Unfortunately, the exhibitor is asking the judge to limit his response to a discussion of the dog’s shortcomings--i.e. what is wrong, rather than talking about how much quality is there. I assure you there can always be a negative response to that question which can be called upon. There are few (maybe no) dogs born who don’t have something that might be changed in order to improve them. As has always been said, “all dogs have faults, the great ones just carry them well.”

I cannot speak for all judges, but I know for many of us making those final decisions, it is what we like rather than what we don’t like that give us our final answers. Let me give you an example.

Take a hypothetical class of 15 Grand Champions. Obviously these are all dogs who have been put to the test on many occasions and have had enough quality to earn their titles. In all my years of judging UKC shows, I can honestly say I have never had a truly inferior dog shown to me in the Grand Champions class. There might be some somewhere, but thus far, they have not appeared in my ring. Therefore, we can readily assume all 15 dogs present are quality animals. However, that is not the problem.

From these 15, the judge must select only one from the class as the winner. While all are outstanding specimens of the breed, there is still a scale of quality within the group, a scale of one through ten (ten being best) that can be applied to each dog within the group. It must be understood that while quality earns a category of its own, a gradation can be applied within the group as well. Something I read once long ago applies here – true beauty does, in fact, have a hierarchy of its own.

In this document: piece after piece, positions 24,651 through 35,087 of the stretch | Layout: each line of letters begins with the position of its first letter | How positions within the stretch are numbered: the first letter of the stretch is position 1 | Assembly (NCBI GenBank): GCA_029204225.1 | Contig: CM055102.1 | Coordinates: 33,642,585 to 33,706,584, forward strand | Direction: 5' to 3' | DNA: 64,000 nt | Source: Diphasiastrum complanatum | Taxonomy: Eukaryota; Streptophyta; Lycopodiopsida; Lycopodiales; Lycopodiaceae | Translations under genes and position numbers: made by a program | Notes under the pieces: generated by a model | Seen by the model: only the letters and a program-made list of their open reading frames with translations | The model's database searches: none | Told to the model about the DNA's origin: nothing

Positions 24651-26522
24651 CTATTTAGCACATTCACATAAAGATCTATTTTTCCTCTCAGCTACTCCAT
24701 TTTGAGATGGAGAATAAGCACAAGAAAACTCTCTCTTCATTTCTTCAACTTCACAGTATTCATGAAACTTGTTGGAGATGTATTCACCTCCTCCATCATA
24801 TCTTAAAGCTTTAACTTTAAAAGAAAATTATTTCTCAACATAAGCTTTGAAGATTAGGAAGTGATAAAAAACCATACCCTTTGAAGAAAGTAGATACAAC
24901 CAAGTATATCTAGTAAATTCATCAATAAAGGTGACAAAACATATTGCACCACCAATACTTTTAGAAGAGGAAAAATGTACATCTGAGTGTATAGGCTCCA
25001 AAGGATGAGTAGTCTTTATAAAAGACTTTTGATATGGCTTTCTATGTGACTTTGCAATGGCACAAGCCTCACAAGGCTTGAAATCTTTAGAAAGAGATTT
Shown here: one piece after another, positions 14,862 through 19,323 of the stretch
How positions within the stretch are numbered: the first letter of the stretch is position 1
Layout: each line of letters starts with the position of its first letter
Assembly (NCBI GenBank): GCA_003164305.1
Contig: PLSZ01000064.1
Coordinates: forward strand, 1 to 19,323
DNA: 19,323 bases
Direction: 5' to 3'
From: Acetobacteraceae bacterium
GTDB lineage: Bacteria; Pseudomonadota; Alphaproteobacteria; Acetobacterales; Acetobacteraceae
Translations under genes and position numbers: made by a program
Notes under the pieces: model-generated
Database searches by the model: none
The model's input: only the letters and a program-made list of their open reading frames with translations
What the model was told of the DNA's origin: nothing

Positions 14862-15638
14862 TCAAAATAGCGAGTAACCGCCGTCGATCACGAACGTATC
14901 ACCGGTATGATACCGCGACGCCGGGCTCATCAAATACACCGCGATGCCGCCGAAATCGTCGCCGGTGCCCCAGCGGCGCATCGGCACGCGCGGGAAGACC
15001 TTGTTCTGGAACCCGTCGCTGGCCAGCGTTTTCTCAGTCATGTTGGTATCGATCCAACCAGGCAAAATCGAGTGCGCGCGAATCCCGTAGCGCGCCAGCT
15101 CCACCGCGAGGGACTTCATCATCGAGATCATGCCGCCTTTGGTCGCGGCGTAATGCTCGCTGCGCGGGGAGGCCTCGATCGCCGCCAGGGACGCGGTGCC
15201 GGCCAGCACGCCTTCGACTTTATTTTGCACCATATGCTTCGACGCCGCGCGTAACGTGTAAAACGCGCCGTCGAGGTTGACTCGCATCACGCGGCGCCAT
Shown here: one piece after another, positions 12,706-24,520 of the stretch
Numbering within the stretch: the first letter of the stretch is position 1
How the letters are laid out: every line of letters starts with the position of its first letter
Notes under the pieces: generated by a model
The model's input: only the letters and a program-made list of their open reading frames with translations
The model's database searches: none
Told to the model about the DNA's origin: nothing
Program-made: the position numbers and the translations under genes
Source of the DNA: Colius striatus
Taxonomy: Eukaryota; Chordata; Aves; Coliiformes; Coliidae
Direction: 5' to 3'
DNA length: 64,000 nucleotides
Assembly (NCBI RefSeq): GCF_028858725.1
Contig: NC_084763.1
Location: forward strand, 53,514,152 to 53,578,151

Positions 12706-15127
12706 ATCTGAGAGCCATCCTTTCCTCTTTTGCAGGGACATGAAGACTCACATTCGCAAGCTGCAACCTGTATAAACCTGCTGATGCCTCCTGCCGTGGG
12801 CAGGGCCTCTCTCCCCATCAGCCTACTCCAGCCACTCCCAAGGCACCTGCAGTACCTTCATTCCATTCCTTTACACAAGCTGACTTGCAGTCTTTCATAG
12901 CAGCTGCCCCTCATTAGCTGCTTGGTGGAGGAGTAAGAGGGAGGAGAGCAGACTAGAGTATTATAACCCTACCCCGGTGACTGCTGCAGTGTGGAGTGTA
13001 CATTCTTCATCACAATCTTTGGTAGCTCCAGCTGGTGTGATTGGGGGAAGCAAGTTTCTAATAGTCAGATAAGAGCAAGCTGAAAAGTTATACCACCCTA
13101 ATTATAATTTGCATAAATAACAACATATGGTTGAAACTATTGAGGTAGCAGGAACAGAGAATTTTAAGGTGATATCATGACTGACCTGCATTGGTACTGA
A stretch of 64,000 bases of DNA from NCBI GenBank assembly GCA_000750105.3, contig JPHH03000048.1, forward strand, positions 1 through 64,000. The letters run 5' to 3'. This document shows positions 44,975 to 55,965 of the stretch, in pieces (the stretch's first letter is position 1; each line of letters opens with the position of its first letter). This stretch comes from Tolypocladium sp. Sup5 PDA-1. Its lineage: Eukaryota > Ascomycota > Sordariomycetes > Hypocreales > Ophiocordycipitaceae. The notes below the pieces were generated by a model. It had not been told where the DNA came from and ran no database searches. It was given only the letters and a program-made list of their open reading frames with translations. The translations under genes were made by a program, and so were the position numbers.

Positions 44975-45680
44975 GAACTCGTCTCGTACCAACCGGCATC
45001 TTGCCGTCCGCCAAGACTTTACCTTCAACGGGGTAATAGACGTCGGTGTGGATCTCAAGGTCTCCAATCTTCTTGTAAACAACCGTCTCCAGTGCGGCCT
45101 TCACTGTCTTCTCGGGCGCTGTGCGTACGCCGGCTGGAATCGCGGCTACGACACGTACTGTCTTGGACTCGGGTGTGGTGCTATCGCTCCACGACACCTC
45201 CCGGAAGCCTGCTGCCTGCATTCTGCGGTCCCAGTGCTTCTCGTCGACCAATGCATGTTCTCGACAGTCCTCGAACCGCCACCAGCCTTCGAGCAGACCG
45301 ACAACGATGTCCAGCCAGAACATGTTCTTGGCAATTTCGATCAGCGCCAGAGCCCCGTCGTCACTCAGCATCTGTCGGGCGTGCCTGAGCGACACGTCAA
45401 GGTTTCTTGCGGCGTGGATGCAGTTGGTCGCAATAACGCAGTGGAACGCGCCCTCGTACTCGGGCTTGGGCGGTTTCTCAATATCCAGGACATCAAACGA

At the first moment the dogs enter the ring, every one stands as good a chance as the next of winning the class. The judge’s job is to find the dogs who merit that opportunity the most and award the prize to one of those.

After thoroughly examining each dog in the class, the judge will undoubtedly have realized that in his educated opinion, of the dogs present on that day, perhaps half of the dogs will still be in the running.

An important thing to note here is the emphasis of “on that day.” On another day in other competition and under another judge, the half not being considered might be in the top half of considerations. Or even with exactly the same dogs, the dogs preferred by the judge of the day might be totally off the following day – refusing to move properly or out of condition.

All of us who judge have experienced great disappointments. A dog we have particularly liked in the past and may have put up many times before may decide it is too hot, too cold or it may simply have gotten up on the wrong side of its doggie bed and will not do about itself as it normally does. Illness, a bitch in heat – there are a myriad of reasons why a particular dog in the ring may look like a winner on one day and not live up to expectations the next.